Time & Attendance
By Staff Report
Jan. 14, 2013
Quick! Between your human resource and legal advisers, which group is more likely to say, “It looks like we’re in pretty good shape. Nothing’s ever perfect, but claims are way down. We don’t have many lawsuits, and the ones we have we think we can settle reasonably— or, if need be, win. Everyone has signed off on our policies. All of our training has been completed. We could get a claim, but if we do, we should be in good shape to defend it. We can prove everyone got our policies and everyone attended our classes.”
Of the two groups, lawyers are generally more likely to see the state of the workplace landscape this way. These statements focus on legal risk, because that’s what lawyers do. What can be disconcerting is to have human resource professionals review the same facts and take a completely different position. They might say, “We have a workplace laden with risk. There are problems all over the place. This place has disaster written all over it. We’re facing a stack of challenges.”
If these two groups are looking at the same situation, which one should we believe? Whose views should govern what we do? The answer is that both may be right. What’s present here is an occupational difference in focus and perspective.
Lawyers tend to concentrate on legal risk — in many organizations, that’s the key element of their jobs. Conversely, human resource professionals look at an overlapping but different range of people issues and the impact on the workplace environment. HR professionals will examine engagement surveys, internal and external complaints, exit interviews, retention rates, safety records, and other data. They may see signs of internal turmoil, abusive leadership, or declining productivity that are all matters for concern but offer no obvious indicators of ongoing or imminent illegal acts or practices.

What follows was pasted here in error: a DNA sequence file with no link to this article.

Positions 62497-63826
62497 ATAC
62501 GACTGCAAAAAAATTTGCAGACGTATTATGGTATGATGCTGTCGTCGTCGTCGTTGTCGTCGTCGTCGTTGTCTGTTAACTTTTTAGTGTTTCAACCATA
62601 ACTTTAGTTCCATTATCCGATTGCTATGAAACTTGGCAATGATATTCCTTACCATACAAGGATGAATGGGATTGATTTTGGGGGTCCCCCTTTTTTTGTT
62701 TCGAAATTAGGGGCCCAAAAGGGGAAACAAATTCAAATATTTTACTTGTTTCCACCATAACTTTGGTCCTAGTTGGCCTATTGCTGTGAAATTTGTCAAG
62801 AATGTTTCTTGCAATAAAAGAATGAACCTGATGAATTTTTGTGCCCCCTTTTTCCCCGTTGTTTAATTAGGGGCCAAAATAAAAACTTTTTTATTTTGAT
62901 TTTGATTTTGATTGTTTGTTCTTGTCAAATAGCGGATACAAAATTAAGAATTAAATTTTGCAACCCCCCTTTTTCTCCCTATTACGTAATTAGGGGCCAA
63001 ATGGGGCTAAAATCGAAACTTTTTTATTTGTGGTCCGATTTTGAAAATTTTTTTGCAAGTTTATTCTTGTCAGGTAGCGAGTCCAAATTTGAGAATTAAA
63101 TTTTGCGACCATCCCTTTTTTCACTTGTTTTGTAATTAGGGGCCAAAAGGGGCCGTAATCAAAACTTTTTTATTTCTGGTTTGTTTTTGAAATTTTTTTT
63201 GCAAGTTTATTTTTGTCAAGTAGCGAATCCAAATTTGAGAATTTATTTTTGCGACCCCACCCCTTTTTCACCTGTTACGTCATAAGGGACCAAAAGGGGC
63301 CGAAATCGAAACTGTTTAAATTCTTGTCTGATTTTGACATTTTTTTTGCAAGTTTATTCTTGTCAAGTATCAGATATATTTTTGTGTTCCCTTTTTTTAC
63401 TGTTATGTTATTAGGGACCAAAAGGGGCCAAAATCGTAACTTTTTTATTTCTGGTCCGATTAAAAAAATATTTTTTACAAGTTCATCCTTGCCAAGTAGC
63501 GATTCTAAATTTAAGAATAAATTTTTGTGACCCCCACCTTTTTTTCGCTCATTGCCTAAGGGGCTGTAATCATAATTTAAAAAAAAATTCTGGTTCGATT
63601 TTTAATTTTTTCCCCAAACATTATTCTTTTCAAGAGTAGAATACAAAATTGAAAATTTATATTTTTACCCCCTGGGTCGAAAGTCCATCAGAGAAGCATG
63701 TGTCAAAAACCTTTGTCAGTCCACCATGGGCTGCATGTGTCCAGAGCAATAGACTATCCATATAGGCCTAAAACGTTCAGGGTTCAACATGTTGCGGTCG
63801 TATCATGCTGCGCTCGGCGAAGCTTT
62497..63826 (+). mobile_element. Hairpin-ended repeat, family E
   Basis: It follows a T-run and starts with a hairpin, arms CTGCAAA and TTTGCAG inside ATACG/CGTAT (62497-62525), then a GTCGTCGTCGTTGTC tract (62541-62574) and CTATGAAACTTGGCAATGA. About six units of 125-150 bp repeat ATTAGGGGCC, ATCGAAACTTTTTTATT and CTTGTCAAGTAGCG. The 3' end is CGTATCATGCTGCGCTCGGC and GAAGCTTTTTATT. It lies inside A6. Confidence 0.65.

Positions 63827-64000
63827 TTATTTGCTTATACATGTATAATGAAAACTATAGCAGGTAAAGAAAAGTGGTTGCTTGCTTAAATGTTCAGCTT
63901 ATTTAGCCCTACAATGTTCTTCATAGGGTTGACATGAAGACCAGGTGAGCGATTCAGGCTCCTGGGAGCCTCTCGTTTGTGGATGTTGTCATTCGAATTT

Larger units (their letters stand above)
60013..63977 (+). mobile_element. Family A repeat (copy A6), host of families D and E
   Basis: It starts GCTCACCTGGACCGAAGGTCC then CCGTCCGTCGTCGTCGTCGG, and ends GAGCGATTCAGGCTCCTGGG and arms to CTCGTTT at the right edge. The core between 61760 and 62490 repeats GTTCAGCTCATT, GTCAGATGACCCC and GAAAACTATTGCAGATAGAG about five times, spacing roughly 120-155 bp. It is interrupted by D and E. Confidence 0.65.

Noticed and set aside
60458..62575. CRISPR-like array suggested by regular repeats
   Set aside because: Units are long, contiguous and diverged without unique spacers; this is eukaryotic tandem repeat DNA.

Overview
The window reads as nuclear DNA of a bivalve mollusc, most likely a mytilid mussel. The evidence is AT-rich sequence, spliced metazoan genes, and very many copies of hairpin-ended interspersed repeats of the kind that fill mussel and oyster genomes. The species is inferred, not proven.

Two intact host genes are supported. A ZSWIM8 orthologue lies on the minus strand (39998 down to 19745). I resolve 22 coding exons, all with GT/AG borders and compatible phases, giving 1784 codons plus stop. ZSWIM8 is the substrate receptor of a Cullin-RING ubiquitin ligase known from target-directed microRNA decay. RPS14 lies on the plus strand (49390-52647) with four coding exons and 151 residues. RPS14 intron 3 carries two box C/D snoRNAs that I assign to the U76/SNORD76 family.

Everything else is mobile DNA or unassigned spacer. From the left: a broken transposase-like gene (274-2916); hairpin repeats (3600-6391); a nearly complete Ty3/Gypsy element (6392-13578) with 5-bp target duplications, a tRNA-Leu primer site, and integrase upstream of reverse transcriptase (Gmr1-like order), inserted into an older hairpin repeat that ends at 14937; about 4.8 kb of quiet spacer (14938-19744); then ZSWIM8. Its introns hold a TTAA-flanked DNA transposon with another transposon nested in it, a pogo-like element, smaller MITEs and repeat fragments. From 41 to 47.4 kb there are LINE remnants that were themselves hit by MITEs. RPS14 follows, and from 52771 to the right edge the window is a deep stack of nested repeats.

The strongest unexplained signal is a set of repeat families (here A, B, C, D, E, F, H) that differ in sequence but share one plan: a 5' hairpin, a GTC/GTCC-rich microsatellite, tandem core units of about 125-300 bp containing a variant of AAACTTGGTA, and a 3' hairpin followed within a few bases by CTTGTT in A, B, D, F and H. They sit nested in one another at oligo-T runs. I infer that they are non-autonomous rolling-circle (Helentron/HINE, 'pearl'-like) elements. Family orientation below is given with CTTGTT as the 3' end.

When looked at retrospectively, it’s rare that violations spring from out of the blue with no hint or danger signals. As an example, consider harassment resulting in sexual or racial misconduct. Long before there is a visible event that could lead to a charge or lawsuit, there might be signals: perhaps high employee turnover via resignations or transfers as vacancies emerge. Such legal hazards might not be raised by internal complaints or external charges in today’s workplaces. As jobs remain scarce, employees often choose not to speak up rather than chance overt or subtle retaliation.
The most effective way to manage all risk, legal and other, is to integrate what both legal and HR professionals advise: Look at legal risk and “non-legal” indicators that may be the bellwether for upcoming claims. This is the type of “combined” thinking and planning that best conserves organizational resources and minimizes liability. In other words, don’t be satisfied even when all is going “legally well.”
Finally, organizations work best when legal and human resource professionals work together. That’s how to prevent the legal and HR worlds from colliding. And along the way, you’ll build a more productive, engaged workplace.
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